Aidan’s Angle: What it takes to be a good captain at Queen’s

Godden and Gibson know what it takes

Image supplied by: Journal File Photo
Eric Godden and Lizzie Gibson are the captains for the Men’s and Women’s Rugby teams.

At the heart of every successful collegiate sports team beats the unwavering dedication embodied by their captains. These individuals, often revered by players and coaches alike, play a pivotal role that extends beyond the field, court, or arena.

Being a team captain in collegiate sports is more than just a title—it’s a responsibility that shapes athletes into both formidable opponents as well as outstanding individuals.

At its core, the team captain is the glue that holds the team together. Captains are the ones who lead by example, exhibiting qualities of discipline, dedication, and determination. Their presence transcends physical contributions by instilling confidence in both their teammates and coaching staff, and serving as a beacon of inspiration through victory and defeat.

By fostering a sense of unity and camaraderie, team captains foster an environment where players can achieve personal and athletic development.

Team captains act as mentors, offering guidance to younger players and those facing challenges on and off the field. Their experience and knowledge become crucial assets as they help guide them through the rigorous demands of participating in collegiate sports, whether it be academic stress, personal issues, or game-related pressure.

Eric Godden, Sci ’24, captain of the Men’s Rugby team, never hesitates to praise younger players on the Gaels roster. Each time I interview him, Godden applauds the performance and development of new recruits.

Effective communication is the foundation of any successful team. Team captains excel in this area, ensuring that information flows seamlessly between coaches and players.

They’re gifted at fostering open dialogue, encouraging players to voice their ideas and communicate openly with one another. This collaborative atmosphere is capable of producing innovative approaches to the game.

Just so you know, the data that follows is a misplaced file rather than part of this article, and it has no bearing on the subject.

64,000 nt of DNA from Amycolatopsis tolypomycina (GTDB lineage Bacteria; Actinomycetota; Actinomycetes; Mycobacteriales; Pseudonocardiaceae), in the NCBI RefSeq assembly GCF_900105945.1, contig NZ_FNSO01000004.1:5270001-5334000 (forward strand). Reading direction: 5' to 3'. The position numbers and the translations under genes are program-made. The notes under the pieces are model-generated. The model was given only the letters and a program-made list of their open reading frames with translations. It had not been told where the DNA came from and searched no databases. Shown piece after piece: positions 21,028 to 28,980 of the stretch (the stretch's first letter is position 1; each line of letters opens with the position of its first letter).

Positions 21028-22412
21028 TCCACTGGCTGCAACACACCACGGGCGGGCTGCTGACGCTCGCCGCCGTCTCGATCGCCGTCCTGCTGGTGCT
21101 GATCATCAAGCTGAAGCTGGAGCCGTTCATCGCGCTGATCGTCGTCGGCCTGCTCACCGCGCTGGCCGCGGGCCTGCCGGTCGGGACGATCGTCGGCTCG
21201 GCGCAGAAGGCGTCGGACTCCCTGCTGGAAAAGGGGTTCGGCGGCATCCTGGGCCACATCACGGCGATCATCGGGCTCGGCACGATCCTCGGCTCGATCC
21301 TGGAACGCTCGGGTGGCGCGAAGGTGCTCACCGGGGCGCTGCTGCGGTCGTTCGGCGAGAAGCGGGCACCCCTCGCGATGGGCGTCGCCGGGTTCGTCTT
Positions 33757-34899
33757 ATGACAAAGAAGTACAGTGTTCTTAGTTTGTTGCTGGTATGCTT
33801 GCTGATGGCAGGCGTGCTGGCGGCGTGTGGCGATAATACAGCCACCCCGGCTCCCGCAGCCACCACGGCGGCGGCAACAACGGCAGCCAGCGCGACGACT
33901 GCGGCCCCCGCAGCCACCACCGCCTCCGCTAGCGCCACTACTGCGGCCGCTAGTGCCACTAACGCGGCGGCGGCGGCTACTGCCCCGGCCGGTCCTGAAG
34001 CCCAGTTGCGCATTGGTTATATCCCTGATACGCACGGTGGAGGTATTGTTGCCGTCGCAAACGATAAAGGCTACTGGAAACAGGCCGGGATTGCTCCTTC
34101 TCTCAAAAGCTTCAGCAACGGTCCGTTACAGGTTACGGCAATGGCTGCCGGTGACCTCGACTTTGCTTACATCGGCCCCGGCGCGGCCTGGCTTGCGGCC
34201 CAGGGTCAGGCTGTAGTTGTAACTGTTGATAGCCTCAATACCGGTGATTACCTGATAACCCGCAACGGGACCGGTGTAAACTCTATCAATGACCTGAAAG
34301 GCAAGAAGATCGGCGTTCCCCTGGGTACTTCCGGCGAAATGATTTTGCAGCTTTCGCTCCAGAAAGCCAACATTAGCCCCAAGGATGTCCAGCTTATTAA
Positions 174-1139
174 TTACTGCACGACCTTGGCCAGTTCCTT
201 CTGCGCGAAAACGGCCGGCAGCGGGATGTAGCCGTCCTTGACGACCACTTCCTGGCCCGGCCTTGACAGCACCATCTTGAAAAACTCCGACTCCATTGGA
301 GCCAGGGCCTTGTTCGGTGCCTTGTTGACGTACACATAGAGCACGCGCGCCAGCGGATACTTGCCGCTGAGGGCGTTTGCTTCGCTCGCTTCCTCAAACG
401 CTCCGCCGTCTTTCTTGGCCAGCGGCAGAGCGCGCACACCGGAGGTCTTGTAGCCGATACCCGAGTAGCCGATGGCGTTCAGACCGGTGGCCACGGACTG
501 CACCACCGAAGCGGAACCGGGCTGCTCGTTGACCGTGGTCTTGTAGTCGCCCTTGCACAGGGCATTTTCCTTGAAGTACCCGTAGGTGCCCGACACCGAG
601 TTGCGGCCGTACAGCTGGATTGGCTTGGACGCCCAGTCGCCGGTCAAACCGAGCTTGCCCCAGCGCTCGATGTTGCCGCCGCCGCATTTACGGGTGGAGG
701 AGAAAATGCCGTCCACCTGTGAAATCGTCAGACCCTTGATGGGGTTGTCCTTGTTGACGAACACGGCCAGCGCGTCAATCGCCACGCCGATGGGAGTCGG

Should any of you find yourselves at a rugby game, team captains Lizzie Gibson of the women’s team ArtSci ’24, and Godden are constantly seen conversing with their coaching staff, relaying concerns and ideas to their teammates and coaches about how to improve the game.

With both of Queen’s rugby teams being longstanding powerhouses in their respective divisions, there’s no challenging the impact that Godden and Gibson have on their team’s success.

Integrity is a crucial attribute of captaincy at Queen’s, and Godden and Gibson both epitomize this virtue. They uphold the values of fair play, sportsmanship, and respect while setting high ethical standards for their teammates and any community members privileged enough to see them in action.

By displaying honesty and integrity, team captains instill a strong sense of pride in their teams.

Last week, during the Women’s Rugby game against the Guelph Gryphons, tempers flared as a Guelph player took a shot at Gibson after the whistle. Gibson laughed, walked away, and clapped as the Guelph player received a penalty card.

Embodying the integrity needed to lead a team, Gibson had this to say regarding the impact flared tempers have on the Gael’s mentality,

“You’re gonna come at me like that and get a card? Sure, my team is gonna have my back, and I have theirs,” she told The Journal in a post-game interview. “We’ll take the card all day, and I’ll take the hits, we love that, it fires the crowd right up.”

Representing the integrity needed to lead a team of post-secondary athletes, Gibson’s composure makes her a role model to be followed universally, not just by Gaels athletes.

Overall, captaincy at Queen’s is an esteemed honour. We should continue to celebrate the nature of captains at Queen’s for their unfathomable contributions towards Gaels’ teams and their community.


Aidan’s Angle, Eric Godden, Lizzie Gibson, rugby

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